A visit into nearby Great Barrington allows us to catch the Ruth Bader Ginsberg documentary, excellent, followed by dinner at the now famous (thanks to a glowing New York Times review) Prairie Whale restaurant. The restaurant name comes from a 19th century term for pigs, after it was discovered lard could be used as a substitute for whale oil to light lamps. The owner is an escapee from Brooklyn, so we feel right at home in this cosy tavern. The food is described as New American, and the serves are generous. We leave full of food and warm hospitality.
Now it is time for the couch, the roaring fire and introducing my ignorant American ‘family’ to the joy of Eurovision. The next evening when they burst into a version of Rise Like a Phoenix, complete with hand gestures, I know my work here is done and I have made my mark.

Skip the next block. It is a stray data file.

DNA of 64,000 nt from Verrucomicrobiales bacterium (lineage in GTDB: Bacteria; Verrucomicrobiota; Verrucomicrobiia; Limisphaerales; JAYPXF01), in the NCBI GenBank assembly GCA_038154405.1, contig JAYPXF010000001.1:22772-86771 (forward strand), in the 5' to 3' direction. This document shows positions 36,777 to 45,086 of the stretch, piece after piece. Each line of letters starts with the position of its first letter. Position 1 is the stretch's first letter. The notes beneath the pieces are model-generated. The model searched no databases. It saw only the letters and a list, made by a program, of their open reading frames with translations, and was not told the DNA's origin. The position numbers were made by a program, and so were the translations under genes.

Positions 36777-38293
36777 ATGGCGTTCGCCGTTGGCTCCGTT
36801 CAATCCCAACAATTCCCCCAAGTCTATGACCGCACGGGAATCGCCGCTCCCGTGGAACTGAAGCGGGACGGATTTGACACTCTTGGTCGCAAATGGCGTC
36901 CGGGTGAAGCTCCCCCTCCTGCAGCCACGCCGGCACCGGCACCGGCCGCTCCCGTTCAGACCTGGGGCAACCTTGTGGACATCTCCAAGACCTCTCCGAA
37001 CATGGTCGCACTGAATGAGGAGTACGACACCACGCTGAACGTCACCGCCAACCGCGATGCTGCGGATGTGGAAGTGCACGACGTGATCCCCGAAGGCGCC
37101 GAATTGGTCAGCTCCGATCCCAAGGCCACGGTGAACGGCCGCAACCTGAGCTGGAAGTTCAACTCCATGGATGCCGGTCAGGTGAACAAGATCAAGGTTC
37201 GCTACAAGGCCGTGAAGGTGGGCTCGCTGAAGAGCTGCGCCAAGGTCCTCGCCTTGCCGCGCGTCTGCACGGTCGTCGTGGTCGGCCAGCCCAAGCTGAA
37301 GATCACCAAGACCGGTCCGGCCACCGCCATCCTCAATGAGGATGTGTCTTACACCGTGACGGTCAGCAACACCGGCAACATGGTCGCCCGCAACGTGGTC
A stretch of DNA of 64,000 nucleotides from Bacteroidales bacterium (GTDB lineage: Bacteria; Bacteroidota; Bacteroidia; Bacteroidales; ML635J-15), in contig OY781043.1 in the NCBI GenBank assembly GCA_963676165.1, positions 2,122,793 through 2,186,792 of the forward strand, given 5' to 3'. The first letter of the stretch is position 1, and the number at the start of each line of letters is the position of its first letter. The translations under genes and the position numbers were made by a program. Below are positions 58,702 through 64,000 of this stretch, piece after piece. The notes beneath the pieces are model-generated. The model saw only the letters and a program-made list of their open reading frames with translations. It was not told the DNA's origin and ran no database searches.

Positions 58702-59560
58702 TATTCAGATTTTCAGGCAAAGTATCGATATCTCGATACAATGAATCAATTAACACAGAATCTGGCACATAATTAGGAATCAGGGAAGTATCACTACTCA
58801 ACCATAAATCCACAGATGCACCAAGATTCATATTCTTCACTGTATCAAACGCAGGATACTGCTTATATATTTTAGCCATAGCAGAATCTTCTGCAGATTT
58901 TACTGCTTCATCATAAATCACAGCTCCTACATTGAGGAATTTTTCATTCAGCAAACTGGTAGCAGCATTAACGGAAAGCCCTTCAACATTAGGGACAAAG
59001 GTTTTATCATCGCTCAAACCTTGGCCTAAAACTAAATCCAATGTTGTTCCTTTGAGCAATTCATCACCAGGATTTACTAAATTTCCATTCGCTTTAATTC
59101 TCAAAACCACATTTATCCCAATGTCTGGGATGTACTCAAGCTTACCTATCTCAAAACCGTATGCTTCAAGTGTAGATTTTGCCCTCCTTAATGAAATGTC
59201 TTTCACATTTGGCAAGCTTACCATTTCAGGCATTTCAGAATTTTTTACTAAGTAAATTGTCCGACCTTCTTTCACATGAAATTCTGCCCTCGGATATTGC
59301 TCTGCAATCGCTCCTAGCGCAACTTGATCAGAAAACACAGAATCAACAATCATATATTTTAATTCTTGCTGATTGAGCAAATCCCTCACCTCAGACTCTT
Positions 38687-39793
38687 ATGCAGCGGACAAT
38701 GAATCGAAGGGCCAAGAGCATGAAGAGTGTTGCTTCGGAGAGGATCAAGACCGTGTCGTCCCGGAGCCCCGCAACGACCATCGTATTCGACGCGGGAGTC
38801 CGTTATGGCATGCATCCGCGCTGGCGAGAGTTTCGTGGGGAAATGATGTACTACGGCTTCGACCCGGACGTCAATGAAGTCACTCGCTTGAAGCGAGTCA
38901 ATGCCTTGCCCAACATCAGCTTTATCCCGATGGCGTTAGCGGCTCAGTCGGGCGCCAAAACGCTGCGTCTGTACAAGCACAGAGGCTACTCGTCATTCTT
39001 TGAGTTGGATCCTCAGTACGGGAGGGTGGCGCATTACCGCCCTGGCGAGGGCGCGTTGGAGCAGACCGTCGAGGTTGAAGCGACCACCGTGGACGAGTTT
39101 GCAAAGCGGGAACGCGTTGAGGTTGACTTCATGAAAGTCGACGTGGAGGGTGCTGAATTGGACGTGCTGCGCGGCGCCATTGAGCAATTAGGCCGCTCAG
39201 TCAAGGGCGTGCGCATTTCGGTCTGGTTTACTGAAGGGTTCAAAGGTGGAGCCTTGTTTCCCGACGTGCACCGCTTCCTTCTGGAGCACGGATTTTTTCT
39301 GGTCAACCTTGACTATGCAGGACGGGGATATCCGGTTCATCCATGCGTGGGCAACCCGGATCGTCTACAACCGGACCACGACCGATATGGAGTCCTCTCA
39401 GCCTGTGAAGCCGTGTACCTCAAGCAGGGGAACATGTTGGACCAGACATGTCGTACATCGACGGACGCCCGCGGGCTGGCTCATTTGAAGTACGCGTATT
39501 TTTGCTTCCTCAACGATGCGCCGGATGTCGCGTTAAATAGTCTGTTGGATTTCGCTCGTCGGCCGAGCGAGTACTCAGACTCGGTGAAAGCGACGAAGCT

I am disappointed not to see a beaver in one of the many lakes and streams, but do see a mighty eagle perched in a tree. I love the names, like Bash Bish Falls, but Bear Mountain sends a slight shudder down my spine. Of course, all of this area looks completely different in Winter as it is covered in snow – hard to imagine now. All in all, a lovely neck of the woods as they say.
My next foray is to Mystic, Connecticut. You are probably all familiar with the name, thanks to Julia Roberts’ much loved debut film Mystic Pizza. I do in fact eat at Mystic Pizza but Julia, or anyone resembling her, is no where to be seen.
In fact, I do quite a bit of excellent eating during my stay in Mystic, starting with the S&P Oyster Company, where we are lucky to get a table overlooking the Mystic River. The view as the sun sets is lovely, and the food excellent.